Easiest clutch to change?

Topic that should have a nice debatable answer.

I’m in college. Discussing secret shames, it turns out that virtually none of us in my dorm circle of friends can drive a manual transmission car. We’re talking at least 15 guys, national merit scholarship and engineering majors here. We fully understand the principle. Just none of us have ever had family with a stick or friends who would let us use a stick-shift.

We want to rectify this. The goal is to go in on a semi-decent $3-4k beater, get it to a nice big empty parking lot, and let everyone get some practice time over the summer.

Part of the reason we’ve never gotten to drive friends’ manual cars is because “you’ll burn out my clutch”. So the question, dear readers, if you agree with that, is what relatively common stick-shift car has the easiest and cheapest clutch replacement? Possibly something some relatively handy guys could do on their own a couple times.

Air cooled VW. After you’ve practiced taking the engine out a couple of times, you can probably do a clutch in an hour and a half.

If those are too old for you, a 2wd pickup would probably be the next choice. Some Japanese clutches are getting really expensive, so I’d say a Ford Ranger would be your best bet. They’re nice little trucks, too!

Or, alternatively, you could take a wild college road trip to Mexico where most of the economy rental cars are manuals.

I used to own a car that would have been perfect for you–a 1948 Dodge. This car had a fluid coupling between the engine and the clutch. I don’t think you could ruin a clutch in this car while learning to drive a shift. The car I learned to drive was a 1954 Buick with a shift. The clutch was expensive to change as the car had an enclosed driveshaft and the rear axle had to be dropped to remove the transmission. However, I didn’t damage the clutch. I think with the right instruction, you and your friends should be able to learn to drive the shift without wrecking the clutch.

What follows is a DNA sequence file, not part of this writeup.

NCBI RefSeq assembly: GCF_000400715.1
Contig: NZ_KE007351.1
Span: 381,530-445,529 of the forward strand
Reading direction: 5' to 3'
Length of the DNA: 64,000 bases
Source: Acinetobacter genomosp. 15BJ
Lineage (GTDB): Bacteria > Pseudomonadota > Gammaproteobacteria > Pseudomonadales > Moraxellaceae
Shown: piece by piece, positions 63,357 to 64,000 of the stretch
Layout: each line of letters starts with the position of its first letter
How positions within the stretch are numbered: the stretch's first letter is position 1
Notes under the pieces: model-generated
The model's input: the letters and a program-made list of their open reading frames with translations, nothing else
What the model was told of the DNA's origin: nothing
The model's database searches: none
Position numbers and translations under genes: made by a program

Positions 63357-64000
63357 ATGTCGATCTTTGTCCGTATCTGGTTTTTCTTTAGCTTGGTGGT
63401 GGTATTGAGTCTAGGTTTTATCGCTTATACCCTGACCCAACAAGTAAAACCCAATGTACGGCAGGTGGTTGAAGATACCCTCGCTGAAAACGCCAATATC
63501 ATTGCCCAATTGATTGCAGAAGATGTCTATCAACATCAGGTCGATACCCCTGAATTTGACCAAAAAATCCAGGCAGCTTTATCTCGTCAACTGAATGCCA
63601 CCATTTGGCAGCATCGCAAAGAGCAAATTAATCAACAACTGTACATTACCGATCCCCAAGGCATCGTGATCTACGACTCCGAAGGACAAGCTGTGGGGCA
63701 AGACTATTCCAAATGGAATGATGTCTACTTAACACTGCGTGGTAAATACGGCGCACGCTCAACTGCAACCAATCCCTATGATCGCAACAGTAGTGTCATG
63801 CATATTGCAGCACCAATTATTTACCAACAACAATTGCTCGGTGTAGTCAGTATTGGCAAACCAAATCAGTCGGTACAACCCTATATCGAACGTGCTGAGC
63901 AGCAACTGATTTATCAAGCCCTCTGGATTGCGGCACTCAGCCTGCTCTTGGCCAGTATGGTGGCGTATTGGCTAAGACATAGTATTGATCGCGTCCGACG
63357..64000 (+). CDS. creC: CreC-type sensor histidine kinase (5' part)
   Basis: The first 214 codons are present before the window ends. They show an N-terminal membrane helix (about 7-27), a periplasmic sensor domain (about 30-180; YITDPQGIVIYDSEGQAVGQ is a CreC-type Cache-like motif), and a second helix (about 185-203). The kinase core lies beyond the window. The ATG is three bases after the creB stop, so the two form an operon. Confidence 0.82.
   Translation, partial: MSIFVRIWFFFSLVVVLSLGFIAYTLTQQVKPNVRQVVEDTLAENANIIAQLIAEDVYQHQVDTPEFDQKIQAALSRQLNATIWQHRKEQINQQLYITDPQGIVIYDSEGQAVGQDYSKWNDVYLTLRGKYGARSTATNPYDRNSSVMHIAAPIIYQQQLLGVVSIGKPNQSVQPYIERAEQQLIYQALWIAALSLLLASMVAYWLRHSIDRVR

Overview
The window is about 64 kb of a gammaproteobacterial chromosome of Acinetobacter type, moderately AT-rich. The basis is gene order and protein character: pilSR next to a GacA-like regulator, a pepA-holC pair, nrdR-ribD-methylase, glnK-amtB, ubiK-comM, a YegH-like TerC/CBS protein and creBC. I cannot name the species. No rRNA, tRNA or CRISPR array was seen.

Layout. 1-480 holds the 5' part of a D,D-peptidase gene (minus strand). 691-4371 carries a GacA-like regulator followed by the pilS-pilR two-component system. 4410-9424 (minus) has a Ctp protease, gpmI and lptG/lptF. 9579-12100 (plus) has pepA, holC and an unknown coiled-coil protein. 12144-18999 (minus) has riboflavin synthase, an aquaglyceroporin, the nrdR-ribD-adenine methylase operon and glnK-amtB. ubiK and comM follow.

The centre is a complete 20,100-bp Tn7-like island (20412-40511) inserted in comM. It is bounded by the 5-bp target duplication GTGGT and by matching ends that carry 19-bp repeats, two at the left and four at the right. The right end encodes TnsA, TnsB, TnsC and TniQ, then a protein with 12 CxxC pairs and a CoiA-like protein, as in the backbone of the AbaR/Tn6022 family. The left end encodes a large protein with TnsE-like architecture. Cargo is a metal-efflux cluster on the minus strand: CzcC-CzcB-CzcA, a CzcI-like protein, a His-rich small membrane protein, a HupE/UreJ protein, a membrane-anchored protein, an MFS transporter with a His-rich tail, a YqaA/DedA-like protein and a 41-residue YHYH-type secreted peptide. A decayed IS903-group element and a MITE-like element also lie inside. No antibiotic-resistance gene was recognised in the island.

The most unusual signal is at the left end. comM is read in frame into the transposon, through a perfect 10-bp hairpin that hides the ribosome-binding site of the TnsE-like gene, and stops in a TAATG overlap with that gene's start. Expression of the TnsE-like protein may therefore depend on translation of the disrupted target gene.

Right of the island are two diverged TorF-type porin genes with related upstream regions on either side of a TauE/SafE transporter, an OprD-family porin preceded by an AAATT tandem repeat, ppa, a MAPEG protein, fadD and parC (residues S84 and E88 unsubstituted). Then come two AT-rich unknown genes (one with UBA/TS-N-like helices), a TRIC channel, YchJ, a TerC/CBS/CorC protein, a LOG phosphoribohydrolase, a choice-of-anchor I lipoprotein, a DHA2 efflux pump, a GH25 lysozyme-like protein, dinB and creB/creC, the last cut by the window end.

For a modern vehicle,I would recommend a rear wheel drive. A compact pick-up truck would be a good bet.

I got ‘handy’ at pulling the tranny and clutch on my '65 Mustang on ramps in the driveway. You’ll want a rear wheel drive car, maybe you can find an '80s-'90s Mustang with a manual.

Let me second the suggestion for a 2WD pickup. They aren’t very desirable, so used prices are cheap (everyone wants 4WD pickups for some silly reason), and they are pretty easy to work on. Small ones with 4cyl engines, just about any make, though you might check clutch prices at online parts dealers once you have a specific make and model in mind, just to be sure it isn’t some ridiculously expensive clutch for the one you happened to find. The Ford Rangers are pretty ubiquitous.

FYI, I learned to drive a stick shift on my mother’s Mustang around 1970. I never burned out the clutch, and it still had the original clutch in it when she sold it. With that said, some people just seem to “get it” with a clutch and others really struggle to learn. So, if a bunch of different guys are going to be learning you’ll probably burn at least one clutch out.

The VW bettle probably is the easiest (the type4 engine buses were a little tough),when Nissan was Datsun one of their FWD cars was set-up for a no-tranny removal technique (never did one can’t think of model)Mid 80’s 3-series BMW’s (E-30) was very easy. One man could pick up the trans and stab it alone. When you do the 4cyl E-30 the engine hangs down in back, this causes the distributor cap to press on the firewall and the cap gets knocked sideways if you dont notice and crank the engine it breaks the cap (I guess you can tell it happened to me).

Can’t think of a car to recommend because of ease of clutch replacement but I can tell you the hardest, a mid 80’s F-250 4wd with a PTO. That PTO made the job really tough.

An old used 2WD Toyota pickup with a 4-banger. I taught two kids to drive on mine, one even smoked the clutch trying to learn (talk about stink!) and I still got 295,000 out of the original clutch.